Why should you buy my book? I love the fact that the more my
book becomes known, the more people want to read it. Right now it’s on target
to becoming a bestseller, my first bestseller : ) And it’s already being
translated in Japan. One of the most rewarding aspects of being a writer is to
see your readers grow in number. Still though, I just can’t bring myself to
urge you to buy my book. Instead I would ask that you get to know me, get to
know my work, talk to people who have read the book, and through this I’m sure
you’ll feel that you really want to read my book too: Rick & Wylie’s
Fantastical, Magical Adventures book 1 [Journey to the kingdom]. I care about
my readers, and always appreciate your feedback.


2. They say you
should never ask a horror novelist if he believes in ghosts. I’m going to take
my chances and ask you if you believe in magic. Why did you choose to write
fantasy?

Yes Priya, I absolutely believe in magic! Though I would
like to differentiate the type of magic I believe in with what is commonly
called magic, that being the pretend art of magic, for instance what we see
modern day magicians practicing, clever tricks with a distinct lack of real
magic. Now real magic, the employment of super natural powers, that is
something to behold, and though exceptionally rare, I wholeheartedly believe
it exists. And providing we are sympathetic to Nature, in tune with our
environment, it may be possible to one day witness a feat of magic. I travel a
lot and have come across many cultures and belief systems. I am currently in
Central America, a place where certain indigenous tribes believe that people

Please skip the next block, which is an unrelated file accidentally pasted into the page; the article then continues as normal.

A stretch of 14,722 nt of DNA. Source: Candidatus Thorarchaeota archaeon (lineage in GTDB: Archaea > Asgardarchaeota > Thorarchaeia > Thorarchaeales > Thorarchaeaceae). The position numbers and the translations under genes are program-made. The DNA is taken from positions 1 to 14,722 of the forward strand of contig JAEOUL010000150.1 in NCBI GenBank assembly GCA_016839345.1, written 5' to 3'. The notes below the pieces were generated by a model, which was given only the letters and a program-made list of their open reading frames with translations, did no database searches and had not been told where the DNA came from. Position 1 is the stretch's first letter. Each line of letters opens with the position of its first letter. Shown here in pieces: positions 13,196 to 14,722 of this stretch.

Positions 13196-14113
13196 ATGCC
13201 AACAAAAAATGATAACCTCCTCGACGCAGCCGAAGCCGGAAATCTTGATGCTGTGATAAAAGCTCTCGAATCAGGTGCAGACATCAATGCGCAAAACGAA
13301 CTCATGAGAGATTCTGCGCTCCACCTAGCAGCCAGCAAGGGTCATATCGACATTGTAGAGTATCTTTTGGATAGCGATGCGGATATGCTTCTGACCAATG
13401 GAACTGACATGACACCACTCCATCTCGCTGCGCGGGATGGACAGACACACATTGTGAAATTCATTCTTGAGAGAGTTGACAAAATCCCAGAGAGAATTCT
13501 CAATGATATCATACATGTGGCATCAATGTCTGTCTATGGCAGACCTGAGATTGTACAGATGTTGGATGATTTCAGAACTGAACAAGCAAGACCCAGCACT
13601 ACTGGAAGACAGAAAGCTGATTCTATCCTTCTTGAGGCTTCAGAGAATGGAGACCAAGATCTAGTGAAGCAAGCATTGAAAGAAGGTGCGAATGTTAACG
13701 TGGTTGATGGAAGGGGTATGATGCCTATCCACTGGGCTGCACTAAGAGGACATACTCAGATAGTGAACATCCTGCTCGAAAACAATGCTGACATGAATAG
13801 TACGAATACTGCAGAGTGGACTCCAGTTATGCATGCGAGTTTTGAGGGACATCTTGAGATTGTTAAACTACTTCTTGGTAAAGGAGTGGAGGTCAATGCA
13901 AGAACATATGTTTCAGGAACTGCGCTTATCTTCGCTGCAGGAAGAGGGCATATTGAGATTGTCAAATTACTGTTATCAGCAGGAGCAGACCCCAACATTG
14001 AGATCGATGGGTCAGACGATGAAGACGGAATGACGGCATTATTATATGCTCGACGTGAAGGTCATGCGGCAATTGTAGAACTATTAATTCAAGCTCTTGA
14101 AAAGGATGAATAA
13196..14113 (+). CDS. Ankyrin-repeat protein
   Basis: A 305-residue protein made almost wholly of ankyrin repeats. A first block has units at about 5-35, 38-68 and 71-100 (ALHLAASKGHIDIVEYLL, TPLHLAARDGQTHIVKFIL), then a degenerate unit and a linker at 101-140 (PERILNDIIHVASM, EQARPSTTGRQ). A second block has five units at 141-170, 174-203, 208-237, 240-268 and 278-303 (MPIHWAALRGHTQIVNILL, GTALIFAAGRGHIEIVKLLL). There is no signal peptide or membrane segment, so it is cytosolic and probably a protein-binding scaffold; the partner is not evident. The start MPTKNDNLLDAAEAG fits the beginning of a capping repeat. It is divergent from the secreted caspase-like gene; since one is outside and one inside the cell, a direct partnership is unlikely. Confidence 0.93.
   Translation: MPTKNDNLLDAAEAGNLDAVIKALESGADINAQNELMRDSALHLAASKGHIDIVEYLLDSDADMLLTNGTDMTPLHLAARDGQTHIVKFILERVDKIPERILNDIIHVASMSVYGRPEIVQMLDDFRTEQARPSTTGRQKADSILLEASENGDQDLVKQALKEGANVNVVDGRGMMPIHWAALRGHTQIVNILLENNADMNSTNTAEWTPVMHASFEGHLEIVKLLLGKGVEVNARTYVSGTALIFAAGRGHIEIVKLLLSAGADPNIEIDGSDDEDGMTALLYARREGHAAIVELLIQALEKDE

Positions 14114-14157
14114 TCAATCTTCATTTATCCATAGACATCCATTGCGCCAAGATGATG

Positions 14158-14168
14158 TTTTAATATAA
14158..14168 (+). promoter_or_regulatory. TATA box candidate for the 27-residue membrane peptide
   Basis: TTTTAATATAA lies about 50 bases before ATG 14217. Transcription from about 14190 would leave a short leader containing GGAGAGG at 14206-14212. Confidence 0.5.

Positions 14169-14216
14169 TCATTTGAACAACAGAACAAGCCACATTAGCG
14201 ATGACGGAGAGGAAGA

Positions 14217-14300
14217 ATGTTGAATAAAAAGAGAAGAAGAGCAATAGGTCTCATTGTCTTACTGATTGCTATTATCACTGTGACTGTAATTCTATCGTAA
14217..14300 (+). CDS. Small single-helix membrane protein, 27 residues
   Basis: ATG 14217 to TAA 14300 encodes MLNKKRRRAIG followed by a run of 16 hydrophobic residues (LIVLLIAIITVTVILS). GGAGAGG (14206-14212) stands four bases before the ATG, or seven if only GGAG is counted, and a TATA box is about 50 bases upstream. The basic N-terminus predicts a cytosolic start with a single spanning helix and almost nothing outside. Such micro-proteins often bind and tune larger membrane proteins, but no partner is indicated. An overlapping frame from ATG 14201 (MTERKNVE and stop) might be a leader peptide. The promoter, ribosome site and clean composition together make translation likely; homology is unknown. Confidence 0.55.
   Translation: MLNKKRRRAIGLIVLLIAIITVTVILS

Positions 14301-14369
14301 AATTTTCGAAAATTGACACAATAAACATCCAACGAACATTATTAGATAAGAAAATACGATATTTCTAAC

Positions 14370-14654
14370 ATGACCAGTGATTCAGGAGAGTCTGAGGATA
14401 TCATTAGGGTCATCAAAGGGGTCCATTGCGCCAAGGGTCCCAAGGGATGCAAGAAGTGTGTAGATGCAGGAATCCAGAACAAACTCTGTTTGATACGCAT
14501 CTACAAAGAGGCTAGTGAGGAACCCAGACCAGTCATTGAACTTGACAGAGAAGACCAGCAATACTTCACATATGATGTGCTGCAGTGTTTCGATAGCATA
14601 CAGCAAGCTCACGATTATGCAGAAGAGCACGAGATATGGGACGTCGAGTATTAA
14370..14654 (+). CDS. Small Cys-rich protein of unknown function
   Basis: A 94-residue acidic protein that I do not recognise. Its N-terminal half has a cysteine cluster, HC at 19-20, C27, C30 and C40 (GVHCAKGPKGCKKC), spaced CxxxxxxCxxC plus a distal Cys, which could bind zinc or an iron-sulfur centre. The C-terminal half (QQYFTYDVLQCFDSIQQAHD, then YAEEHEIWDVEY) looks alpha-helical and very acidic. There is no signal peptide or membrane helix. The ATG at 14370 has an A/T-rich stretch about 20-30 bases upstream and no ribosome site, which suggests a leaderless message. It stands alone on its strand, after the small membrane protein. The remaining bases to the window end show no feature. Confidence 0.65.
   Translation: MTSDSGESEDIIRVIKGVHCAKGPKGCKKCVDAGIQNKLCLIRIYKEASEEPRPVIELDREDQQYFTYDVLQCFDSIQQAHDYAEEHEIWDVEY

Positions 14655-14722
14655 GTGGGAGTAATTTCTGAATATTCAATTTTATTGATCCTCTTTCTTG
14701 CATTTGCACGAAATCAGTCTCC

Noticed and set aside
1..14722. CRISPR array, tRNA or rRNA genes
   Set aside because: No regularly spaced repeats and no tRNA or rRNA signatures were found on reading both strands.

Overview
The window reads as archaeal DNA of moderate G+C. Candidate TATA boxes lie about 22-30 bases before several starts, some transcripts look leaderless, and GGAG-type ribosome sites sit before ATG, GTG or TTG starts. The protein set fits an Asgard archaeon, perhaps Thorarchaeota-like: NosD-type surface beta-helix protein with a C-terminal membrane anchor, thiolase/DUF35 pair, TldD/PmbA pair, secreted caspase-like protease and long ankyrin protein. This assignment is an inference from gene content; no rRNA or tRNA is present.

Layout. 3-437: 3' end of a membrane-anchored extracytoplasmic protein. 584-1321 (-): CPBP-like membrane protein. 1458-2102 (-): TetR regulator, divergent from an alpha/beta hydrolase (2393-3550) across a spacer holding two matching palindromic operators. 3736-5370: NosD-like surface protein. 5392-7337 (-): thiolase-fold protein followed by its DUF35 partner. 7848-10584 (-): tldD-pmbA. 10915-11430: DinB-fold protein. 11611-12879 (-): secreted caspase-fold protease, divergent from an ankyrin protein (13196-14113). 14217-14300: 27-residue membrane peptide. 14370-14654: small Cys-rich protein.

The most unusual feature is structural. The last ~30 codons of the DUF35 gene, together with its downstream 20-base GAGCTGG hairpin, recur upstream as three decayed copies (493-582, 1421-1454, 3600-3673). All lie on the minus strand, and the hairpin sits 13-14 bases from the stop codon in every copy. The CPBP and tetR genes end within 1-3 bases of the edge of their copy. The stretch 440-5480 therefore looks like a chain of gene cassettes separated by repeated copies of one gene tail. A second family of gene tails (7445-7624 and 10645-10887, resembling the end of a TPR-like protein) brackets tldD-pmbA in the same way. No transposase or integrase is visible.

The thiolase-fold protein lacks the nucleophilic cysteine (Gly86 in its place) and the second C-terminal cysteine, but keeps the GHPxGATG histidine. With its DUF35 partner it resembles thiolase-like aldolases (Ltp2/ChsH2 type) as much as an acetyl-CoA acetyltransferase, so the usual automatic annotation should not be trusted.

can, under certain circumstances take on the guise of an animal. As a child I
spent time in Ireland, and you’d be amazed at how many people claimed to have
seen a Leprechaun or fairy. In China, Nepal, Korea, Taiwan, India and Japan, to
name a few, the list of magical happenings is endless. The people in these
countries also have traditional, religious and or cultural beliefs that some
may say are fanciful, but such overwhelming belief in magic can not be so
easily dismissed. In documents pertaining to Native American peoples, there are
recorded occurrences that seem out and out magical, but occurrences non-the
less. England, Scotland, Wales and Ireland are founded on a hot bed of belief
in real magic, a simple example, the Druids. In Hawaii, where my story is
based, there’s been claims of what we consider magic for at least the past
seven hundred years. I myself have stood inside a rainbow, more than once, and
although it felt magical, being scientifically minded I know there is a rational
explanation. Point being, there are claims by people from all walks of life,
religious beliefs and educational standing, that magic exists, on a global
scale, we can’t all be wrong! Woooohhooooo : )
Why did I choose to write fantasy? Thanks for asking, Priya.
All my life I’ve been surrounded by elements of fantasy. As a child I read
books, the majority of them where made up fanciful stories. I sometimes watched
television, the vast majority of the programmes; made up storylines greatly
departing from reality. One of the major forms of entertainment in our